Boris Johnson embroiled in new finance row

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Boris Johnson has been urged to open up about his financial affairs and end his Conservative leadership aspirations as the former prime minister became embroiled in another spat over money.

The Prime Minister is said to have secured an £800,000 line of credit when he was number 10 backed by a millionaire’s relative who was suggested for a top role at a quango.

Canadian businessman Sam Blyth agreed to guarantee the huge credit facility for his distant cousin in December 2020 before closing in February 2021, a newspaper report claimed.

Labor condemned the lack of transparency surrounding the “supposedly shady financial schemes”, and called for No 10 to clarify exactly who Johnson had received money and other benefits from when he was prime minister.

Tory MPs said the latest questions about Mr Johnson’s finances, which came shortly after damning new Partygate claims, showed exactly why he was not a “suitable character” to be prime minister.

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Asked about the massive £800,000 credit line, former Tory minister Caroline Nokes said there was no way he could return. “Boris was a certain politician for a certain time… but this is not his time. We need sensible, mature politicians,” she told the TBEN Sunday with Laura Kuenssberg.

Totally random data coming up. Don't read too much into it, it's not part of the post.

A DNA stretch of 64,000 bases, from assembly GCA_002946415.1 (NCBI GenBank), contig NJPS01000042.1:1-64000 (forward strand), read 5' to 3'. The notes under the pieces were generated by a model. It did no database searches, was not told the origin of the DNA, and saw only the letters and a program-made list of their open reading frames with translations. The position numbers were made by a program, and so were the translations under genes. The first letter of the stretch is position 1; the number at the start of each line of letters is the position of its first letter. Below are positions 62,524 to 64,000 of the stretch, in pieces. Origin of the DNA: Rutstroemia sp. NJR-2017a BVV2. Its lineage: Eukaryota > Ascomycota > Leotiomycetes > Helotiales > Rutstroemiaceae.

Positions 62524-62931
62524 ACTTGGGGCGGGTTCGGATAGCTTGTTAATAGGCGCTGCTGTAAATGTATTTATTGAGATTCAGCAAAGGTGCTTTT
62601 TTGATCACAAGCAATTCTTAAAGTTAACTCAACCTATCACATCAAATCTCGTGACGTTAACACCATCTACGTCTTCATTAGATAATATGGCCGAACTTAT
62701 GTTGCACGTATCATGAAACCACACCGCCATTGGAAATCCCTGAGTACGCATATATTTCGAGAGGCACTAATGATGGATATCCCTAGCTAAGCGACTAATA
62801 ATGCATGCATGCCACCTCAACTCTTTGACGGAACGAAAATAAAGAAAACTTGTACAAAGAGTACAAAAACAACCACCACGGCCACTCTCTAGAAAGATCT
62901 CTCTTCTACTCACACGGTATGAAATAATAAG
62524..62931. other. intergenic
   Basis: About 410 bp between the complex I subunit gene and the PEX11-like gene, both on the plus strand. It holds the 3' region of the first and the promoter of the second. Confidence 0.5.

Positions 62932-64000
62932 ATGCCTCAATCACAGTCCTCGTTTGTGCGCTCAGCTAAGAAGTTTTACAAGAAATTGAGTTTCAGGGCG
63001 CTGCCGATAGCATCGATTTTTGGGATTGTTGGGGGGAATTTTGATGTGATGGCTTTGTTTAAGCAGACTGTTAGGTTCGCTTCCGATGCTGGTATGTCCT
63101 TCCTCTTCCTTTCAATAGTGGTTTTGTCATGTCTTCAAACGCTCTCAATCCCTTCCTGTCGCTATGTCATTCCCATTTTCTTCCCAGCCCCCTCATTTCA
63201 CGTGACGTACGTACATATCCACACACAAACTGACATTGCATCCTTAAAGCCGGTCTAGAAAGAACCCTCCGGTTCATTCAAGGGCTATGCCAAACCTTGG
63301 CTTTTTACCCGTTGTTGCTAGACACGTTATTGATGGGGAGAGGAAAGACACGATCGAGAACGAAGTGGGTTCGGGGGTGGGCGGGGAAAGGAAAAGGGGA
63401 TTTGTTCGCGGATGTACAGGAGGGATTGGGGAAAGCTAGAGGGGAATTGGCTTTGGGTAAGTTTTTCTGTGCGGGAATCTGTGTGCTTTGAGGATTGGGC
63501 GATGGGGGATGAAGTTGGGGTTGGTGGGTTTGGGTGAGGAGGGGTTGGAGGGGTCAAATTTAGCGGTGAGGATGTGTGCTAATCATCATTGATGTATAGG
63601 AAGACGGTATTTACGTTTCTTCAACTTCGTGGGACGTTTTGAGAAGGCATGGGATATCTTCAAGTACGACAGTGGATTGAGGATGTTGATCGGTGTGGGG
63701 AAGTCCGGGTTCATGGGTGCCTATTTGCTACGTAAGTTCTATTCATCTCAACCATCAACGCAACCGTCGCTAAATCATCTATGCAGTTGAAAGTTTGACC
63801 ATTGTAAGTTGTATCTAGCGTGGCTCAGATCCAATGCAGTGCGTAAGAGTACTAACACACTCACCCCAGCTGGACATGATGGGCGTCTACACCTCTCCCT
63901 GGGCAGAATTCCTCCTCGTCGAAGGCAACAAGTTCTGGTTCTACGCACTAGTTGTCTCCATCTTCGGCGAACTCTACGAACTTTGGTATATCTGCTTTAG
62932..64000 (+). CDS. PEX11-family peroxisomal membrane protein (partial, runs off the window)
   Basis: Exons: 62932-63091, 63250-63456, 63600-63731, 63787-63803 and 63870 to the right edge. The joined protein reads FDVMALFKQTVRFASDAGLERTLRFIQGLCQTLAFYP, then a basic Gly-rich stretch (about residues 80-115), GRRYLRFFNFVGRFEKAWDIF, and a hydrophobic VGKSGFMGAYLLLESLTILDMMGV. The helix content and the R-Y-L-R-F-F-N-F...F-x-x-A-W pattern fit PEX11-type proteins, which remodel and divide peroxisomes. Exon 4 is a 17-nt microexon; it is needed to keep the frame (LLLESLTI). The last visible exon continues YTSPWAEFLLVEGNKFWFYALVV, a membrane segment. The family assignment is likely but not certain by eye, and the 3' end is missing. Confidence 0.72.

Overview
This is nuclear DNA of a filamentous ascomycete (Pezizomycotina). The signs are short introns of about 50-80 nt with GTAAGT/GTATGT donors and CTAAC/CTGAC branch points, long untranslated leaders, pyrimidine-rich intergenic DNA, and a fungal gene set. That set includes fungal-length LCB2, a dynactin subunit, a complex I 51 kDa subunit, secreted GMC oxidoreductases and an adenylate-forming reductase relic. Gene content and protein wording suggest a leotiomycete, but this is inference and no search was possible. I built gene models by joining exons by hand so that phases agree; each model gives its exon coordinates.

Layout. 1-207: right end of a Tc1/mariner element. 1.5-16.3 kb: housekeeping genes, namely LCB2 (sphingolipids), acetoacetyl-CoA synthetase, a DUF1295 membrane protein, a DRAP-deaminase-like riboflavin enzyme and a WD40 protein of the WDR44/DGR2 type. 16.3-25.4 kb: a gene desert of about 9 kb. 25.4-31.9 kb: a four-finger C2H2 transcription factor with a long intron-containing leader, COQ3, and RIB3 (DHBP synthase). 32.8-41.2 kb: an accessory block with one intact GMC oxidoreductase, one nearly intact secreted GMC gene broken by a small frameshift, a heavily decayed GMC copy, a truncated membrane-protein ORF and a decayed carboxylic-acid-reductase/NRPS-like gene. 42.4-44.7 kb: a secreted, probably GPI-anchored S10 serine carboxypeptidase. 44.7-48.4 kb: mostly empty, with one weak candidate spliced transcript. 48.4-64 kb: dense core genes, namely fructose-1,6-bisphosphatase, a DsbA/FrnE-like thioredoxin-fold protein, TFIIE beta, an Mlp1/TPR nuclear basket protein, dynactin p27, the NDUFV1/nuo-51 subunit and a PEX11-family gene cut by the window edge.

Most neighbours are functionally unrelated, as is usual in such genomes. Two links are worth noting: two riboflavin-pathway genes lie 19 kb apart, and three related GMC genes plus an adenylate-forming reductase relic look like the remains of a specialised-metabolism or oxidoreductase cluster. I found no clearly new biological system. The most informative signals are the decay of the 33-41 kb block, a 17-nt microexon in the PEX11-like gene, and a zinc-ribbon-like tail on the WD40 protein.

“It should help kill any chance he has of coming back,” one backbencher told me TBEN. “He was not a suitable character to be prime minister. The stories about Partygate and his finances would keep coming if he tried to come back.

Another Sunak-backed Tory MP said the huge line of credit Johnson got at number 10 “reminds us why so many people were concerned about him as a leader”.

They added: “But some MPs just don’t care because he has such a unique character. You still can’t rule out a comeback push because there’s a hardcore group that thinks we did wrong by getting rid of him.”

Natwest Bank chairman Sir Howard Davies also criticized Johnson, suggesting markets would react very badly to any attempted comeback. “Running the country is not like running its own finances, where it seems there are mysterious people willing to fill any budget gap,” he told the TBEN.

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The Cabinet Office’s decency and ethics team reportedly approved the £800,000 credit scheme in December 2020 after Mr Johnson sought advice from Cabinet Secretary Simon Case, the Sunday Times reported.

Mr Johnson’s Canadian cousin, the guarantor of the credit line, was eligible to serve as chief executive of the British Council, a non-departmental public body, when the guarantee schemes came into effect, according to the newspaper.

But Mr Case and the Cabinet Office officials would not have been aware of Mr Blyth’s application for the quango as they were assured there were no conflicts of interest. And Mr Johnson insisted he was unaware of Mr Blyth’s appearance on a recommended list for the British Council position.